Arm pain case histories do not constitute scientific evidence of the efficacy of any particular treatment, but they do give an inkling of what can be achieved.
50 percent less pain
With all Chiropractic Conditions - what we treat on a daily basis …, medical conditions too, I presume, you want to be very careful when the pain is about half. That's the dangerous time, we often see setbacks, sometimes serious ones: 50 percent less arm pain ...
Another case history
Mr S, a physically fit and strong man, a builder by trade decided to go to the gym. After lifting weights he developed severe pain between the shoulderblades, and then his left arm started to tingle when he turned to the left or looked up.
Various treatments didn't help the arm pain, finally after four months he decided to try chiropractic, after a personal friend, a medical trauma specialist surgeon said only surgery in the region of the first rib would relieve the pain.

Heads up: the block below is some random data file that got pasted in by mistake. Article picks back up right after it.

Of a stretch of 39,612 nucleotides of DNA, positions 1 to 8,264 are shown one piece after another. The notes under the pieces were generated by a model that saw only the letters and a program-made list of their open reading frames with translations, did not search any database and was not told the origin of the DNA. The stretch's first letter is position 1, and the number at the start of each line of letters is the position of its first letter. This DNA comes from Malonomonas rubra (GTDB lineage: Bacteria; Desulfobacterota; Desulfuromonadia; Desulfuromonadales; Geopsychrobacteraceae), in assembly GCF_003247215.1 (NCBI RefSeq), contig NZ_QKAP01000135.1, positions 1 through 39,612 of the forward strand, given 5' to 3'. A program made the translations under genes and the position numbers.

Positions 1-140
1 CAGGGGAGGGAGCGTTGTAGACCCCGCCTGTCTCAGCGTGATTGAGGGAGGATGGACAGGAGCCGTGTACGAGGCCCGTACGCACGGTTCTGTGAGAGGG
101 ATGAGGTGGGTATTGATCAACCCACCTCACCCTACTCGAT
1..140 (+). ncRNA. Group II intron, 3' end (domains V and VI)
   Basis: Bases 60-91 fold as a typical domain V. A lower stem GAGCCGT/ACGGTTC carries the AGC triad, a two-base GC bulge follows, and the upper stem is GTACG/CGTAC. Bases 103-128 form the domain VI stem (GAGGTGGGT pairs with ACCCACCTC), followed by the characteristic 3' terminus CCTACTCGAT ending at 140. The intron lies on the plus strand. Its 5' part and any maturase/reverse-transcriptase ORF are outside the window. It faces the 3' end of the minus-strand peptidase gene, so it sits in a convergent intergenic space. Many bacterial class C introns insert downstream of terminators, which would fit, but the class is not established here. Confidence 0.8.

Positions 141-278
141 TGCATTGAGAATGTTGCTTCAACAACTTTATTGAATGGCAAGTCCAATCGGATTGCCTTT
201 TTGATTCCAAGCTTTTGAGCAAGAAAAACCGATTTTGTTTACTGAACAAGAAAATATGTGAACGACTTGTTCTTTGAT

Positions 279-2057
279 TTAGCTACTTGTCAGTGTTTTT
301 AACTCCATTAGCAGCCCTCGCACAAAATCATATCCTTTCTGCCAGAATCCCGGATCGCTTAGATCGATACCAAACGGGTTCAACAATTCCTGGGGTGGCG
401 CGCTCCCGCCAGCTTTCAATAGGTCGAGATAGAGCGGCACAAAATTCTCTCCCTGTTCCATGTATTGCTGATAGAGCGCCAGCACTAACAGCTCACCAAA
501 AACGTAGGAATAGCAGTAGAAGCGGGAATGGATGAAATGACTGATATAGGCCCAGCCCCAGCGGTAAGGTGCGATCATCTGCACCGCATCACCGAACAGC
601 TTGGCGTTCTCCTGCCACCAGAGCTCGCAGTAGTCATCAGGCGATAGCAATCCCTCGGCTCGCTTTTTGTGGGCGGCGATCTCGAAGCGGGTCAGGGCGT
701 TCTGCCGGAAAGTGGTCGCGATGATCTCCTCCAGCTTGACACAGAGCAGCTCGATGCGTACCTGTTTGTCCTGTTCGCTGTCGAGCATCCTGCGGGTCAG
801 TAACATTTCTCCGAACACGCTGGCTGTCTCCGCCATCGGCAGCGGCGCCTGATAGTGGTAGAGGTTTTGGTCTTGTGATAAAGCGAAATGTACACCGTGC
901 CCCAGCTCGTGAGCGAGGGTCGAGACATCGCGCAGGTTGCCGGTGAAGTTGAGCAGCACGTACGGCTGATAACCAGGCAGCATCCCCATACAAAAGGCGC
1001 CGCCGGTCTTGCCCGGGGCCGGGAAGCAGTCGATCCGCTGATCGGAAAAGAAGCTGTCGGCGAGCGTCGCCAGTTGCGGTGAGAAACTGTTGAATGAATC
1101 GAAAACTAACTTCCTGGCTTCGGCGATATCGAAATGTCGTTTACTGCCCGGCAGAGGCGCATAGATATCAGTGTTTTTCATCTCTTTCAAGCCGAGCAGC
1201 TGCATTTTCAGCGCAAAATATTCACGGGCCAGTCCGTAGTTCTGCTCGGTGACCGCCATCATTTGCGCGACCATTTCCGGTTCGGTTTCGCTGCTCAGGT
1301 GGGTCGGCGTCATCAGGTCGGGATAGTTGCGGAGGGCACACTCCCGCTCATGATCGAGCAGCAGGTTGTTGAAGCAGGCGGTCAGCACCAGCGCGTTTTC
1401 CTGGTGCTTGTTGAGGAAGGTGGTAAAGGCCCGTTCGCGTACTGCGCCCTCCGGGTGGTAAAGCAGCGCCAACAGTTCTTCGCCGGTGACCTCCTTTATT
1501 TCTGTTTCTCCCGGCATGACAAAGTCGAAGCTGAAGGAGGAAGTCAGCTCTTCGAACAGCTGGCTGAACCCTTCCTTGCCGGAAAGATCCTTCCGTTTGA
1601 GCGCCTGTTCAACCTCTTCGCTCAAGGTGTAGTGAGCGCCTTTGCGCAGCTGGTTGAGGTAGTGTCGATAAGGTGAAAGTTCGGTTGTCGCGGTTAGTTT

On examination, there were several serious findings.
There is no doubt about it; had he consulted a neurologist first, he would have been under the knife within the week.
I made no promises; this is probably the most difficult condition facing the chiropractor. Deep upper back pain due to a pinched dorsal scapular nerve is problematic; add weakness, an ache and tingling in the arm and you have a great challenge on your hands.
Nevertheless, to be totally pessimistic also means that one is likely to have lost the battle before the first shot was fired. I was guardedly optimistic. There was also doubt about the diagnosis; was it a problem in the inter scalene triangle causing nerve and arterial pressure, or arthritic spurs invading the foramena, or both?
He consulted me this evening for the seventh visit. He has minimal pain, the strength has returned completely to the triceps muscles, but there remains some weakness of opposition in the hand.